GROUP 7 - NON SPORTING
It is believed that the Chow Chow’s ancestors originally came from the Arctic Circle, from where they migrated to Siberia, Mongolia, and China. One school of thought is that these early dogs resulted from a crossing of the early Samoyed with the Mastiff from Tibet. On the other hand there are those who believe that the Chow was himself one of the basic breeds. The ancestor, rather than the descendant of the northern type dogs, which include the Samoyed, along with the Norwegian Elkhound, Keeshond and the Pomeranian.
The Chinese ancestors of the Chow Chow were basically hunting dogs and the only ones native to China. In the days of the great imperial hunts they were used as both pointers and retrievers and we have heard it stated that one Chinese emperor, with ten thousand huntsmen in his forces, kept at a time, more than two thousand of these dogs to accompany his forces. Selective breeding of these dogs seemed unimportant to the majority, following the end of these great hunts, and it was only thanks to a small number of the wealthy and the nobility that secret breeding of them continued, which probably saved the breed from extinction.
A massive, cobby, powerful dog, which is active and alert, with strong, muscular development and perfect balance (minimum height for Chows to be 46 cms). The body is square with a well-knit frame, and its tail is set high, carried well over the back. Head and skull is flat and broad with little stop, well filled out under the eyes. Muzzle is moderate in length, broad from the eyes to the point. Nose black, large and wide in all cases (with the exception of cream and white, in which case a light-coloured nose is permissible and in blues and fawns, a self-coloured nose); but in all colours a black nose is preferable.
Eyes are dark and small, preferably almond shaped (in blue or fawn dog a light colour is permissible). Teeth are strong and level, giving scissor bite. The tongue is bluish black with flews and roof of mouth black. Neck is strong and full, set well on the shoulders and slightly arched. Shoulders muscular and sloping. Forelegs perfectly straight, of moderate length and with good bone. Chest is broad and deep. Back short, straight and strong. Loins powerful. Hindlegs muscular and hocks well let down and perfectly straight, which are essential in order to produce the characteristic stilted gait. Feet are small round and cat like, standing well on the toes. The coat is abundant, dense, straight and stand-off. The outer coat is rather course in texture, with a soft woolly undercoat. The Chow Chow is a profusely coated dog and balance should therefore be assessed when the coat is at its natural length. Whole coloured black, red, blue, fawn, cream or white, frequently shaded but not patches or parti-coloured (the underpart of tail and back of thighs frequently of a light colour).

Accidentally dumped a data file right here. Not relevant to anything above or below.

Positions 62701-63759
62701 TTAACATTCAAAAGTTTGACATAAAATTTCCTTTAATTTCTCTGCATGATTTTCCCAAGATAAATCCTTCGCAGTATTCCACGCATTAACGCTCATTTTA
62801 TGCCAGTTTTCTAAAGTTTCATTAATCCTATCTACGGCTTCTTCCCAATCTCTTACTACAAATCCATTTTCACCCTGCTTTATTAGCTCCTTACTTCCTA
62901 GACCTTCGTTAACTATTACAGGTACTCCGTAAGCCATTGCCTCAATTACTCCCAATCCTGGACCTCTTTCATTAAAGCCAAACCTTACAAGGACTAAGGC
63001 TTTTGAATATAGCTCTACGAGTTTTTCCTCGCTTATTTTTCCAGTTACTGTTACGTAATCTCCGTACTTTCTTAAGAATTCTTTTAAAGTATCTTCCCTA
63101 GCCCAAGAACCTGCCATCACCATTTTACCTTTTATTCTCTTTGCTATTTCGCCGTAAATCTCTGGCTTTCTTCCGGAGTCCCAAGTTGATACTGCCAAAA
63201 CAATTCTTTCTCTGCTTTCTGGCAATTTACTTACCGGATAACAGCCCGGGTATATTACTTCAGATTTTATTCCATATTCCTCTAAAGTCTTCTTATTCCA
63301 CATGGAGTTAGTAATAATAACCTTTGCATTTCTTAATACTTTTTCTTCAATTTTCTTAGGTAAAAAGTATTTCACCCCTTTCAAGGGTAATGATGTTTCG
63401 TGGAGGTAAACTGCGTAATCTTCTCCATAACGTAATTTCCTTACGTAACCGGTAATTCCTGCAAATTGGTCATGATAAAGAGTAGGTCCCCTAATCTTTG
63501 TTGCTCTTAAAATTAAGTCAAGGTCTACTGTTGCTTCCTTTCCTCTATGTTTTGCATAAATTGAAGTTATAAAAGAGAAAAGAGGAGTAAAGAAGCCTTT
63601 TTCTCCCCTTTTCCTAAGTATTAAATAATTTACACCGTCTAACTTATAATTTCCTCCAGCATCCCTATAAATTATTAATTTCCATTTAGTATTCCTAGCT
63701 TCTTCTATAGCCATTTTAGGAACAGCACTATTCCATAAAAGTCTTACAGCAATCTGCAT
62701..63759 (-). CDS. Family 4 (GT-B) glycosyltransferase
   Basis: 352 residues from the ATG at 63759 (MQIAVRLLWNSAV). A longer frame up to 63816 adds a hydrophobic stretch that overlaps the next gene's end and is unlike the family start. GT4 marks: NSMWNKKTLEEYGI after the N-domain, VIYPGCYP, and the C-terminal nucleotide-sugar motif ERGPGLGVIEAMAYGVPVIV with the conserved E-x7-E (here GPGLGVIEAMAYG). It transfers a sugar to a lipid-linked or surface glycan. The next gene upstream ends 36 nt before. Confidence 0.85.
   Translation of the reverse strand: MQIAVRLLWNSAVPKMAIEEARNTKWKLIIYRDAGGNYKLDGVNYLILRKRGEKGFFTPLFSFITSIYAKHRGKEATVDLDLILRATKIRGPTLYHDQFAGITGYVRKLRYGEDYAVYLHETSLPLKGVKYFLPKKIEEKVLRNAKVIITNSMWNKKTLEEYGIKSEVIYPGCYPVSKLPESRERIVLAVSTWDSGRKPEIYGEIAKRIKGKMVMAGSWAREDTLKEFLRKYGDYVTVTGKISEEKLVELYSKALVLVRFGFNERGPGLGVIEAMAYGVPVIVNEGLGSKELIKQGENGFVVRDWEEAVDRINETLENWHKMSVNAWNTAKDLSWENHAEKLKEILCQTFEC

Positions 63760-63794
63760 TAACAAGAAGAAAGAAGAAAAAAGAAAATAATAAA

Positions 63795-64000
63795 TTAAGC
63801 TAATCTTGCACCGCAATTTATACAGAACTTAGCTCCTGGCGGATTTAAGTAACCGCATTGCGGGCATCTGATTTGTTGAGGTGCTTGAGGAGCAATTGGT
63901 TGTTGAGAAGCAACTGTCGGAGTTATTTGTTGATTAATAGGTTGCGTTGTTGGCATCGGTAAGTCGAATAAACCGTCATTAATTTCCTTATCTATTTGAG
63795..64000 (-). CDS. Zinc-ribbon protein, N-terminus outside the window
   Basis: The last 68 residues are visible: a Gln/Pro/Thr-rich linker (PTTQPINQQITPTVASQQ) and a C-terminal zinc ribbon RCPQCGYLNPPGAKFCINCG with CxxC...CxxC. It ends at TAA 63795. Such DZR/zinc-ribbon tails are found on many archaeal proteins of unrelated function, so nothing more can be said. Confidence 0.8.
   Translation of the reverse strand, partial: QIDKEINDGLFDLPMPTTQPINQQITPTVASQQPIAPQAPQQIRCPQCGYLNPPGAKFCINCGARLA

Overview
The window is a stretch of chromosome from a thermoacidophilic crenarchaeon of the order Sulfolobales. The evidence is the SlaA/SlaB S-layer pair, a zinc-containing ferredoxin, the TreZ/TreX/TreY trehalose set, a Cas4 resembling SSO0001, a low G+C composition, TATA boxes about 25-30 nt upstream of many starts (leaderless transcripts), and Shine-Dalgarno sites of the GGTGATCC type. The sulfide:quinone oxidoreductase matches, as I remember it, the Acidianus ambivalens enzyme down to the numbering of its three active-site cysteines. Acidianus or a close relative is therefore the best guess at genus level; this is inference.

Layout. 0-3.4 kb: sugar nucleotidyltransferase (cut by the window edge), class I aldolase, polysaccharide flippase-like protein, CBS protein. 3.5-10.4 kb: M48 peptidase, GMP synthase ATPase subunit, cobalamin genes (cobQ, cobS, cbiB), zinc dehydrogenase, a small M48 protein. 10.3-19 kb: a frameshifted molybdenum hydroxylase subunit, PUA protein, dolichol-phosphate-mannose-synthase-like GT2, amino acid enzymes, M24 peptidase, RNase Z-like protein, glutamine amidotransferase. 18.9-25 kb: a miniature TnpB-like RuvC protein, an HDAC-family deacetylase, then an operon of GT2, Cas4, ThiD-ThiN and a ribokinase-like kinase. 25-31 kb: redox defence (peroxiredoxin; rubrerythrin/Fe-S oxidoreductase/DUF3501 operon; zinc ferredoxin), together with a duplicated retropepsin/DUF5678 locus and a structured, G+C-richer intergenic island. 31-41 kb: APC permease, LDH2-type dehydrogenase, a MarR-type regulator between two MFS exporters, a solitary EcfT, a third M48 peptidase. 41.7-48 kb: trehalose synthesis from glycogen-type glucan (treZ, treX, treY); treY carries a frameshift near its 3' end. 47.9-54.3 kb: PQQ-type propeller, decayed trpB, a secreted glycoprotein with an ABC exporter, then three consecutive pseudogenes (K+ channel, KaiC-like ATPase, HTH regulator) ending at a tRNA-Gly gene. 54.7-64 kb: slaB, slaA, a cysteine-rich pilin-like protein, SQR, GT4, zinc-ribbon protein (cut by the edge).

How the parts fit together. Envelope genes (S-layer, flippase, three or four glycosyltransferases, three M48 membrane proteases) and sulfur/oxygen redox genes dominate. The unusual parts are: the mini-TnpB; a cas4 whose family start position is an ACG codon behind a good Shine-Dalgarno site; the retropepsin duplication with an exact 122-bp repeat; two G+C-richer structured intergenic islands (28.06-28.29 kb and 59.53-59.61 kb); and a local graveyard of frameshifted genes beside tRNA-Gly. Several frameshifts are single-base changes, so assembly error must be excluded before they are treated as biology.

A lion-like appearance and proud bearing of an animal one respects. Stilted hindleg gait (not the up-and-down movement of other breeds), almost like the swinging of a clock pendulum. Unique in its stilted gait and bluish-black tongue. The tongue must be blue with no pink spots or streaks and in a Chow with good pigmentation, the under part of the tongue where it joins the mouth is a dense black. When the Chow is hot and pants, if well pigmented, the tongue still stays blue. Both action and pigment are important factors in a Chow’s make-up and unique to this breed.1.
Over the years the Chow Chow has always carried the stigma of being very unsure of strangers and has been greatly misjudged as being untrustworthy. But over the last thirty years, to my knowledge, most breeders have taken great pains to rectify this situation and most Chows now are very friendly. They are still very aloof, but that is a characteristic of this breed.
This is a hardy breed and makes an excellent family pet. It is advisable to start with a puppy and raise the puppy in a family atmosphere. Fencing is a must, as it is quite common for puppies to be stolen. Also it is advisable to have a member of the family at home when the puppy is young, as they require extra feeding and care until they are of age.
Article supplied by Margaret Turner
Reference: 1. ANKC Ltd Extended Standards Chow Chow
Image by Brian York Photography
Now you know a little about the Chow Chow, you may think that this is the dog for you. Before you make a decision, please make contact with the breed club or your State controlling body for purebred dogs. They will be able to give you information about available puppies and also suggest dog shows where you can see the breed and speak to breeders. In this way you will gain a better perspective of the Chow Chow and its needs, and whether this breed would suit your lifestyle.
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